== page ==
Reading, Writing with audio device using ALSA, PulseAudio

In the past, it could be done using such devices as /dev/dsp, /dev/audio and some others. It is Open Sound System (OSS) interfaces. It is really old and is currently deprecated. But it is still possible to redirect information to the sound device. This can still be done by using PulseAudio that can emulate OSS devices.

Playing random noise using PulseAudio

The utility is called padsp. It is included in pulseaudio-utils package on Debian-based distributions. This is set as a dependency when installing pulseaudio from repository.

cat /dev/urandom | padsp tee /dev/dsp > /dev/null

In same manner it is possible to play files, images, html pages…

Writing to file using pulseaudio tools

This can be done with the following command:

padsp cat /dev/dsp > file.raw

Now we can listen to this with the following command:

cat file.raw | padsp tee /dev/dsp > /dev/null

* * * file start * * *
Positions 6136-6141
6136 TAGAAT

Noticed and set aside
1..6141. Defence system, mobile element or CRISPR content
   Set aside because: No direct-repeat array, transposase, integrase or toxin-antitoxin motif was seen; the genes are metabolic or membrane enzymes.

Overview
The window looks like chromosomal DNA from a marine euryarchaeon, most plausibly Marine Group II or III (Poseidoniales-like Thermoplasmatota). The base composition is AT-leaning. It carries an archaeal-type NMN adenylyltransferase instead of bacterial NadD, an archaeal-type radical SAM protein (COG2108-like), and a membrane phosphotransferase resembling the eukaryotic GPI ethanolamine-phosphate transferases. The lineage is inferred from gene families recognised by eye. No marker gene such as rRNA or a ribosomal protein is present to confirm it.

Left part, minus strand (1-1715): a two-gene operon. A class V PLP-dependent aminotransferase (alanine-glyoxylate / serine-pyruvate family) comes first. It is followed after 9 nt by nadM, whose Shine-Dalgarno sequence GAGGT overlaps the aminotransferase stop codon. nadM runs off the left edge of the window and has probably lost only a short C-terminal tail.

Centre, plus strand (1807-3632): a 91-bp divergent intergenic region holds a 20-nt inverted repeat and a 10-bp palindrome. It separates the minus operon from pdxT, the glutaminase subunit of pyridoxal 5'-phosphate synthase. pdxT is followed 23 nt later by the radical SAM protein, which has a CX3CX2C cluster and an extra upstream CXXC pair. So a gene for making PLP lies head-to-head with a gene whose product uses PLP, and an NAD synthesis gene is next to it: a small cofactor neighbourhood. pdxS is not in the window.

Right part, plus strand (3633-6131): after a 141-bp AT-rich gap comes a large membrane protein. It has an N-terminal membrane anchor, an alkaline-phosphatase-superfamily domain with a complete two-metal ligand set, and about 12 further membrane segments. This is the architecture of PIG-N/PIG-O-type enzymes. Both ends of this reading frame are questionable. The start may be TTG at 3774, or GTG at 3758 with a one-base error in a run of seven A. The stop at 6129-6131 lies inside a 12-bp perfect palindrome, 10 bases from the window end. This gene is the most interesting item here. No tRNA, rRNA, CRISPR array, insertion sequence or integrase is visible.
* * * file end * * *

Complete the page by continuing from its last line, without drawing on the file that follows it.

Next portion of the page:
But the sound quality is really bad. To improve the sound quality is better to use ALSA tools which we talk about below.

Playing random noise using ALSA

The utility is called aplay. It is included in alsa-utils package and may require installation if it is not installed yet.

sudo apt update
sudo apt install alsa-utils

Now it is possible to realize the following command:

cat /dev/urandom | aplay

aplay command requires user to be in audio group, otherwise it can be done by using with sudo.

Write to file from audio device ALSA

There is also arecord utility in alsa-utils package which allows us to write in files from audio device. Here is the simple use, :

arecord > radio.wav

Now it can be played by the following command:

cat radio.wav | aplay

The next technique is much better. Writing a file in WAVE format with CD quality settings (16 bit little endian, 44100, stereo):

arecord -t wav -f cd > radio.wav

Now it requires a media player:

mpv radio.wav

The sound quality is really good. This is more than enough to record music from the radio in high quality. But not all Internet radio broadcast music in high quality.

ffprobe radio.wav
Stream #0:0: Audio: pcm_s16le ([1][0][0][0] / 0x0001), 44100 Hz, 2 channels, s16, 1411 kb/s.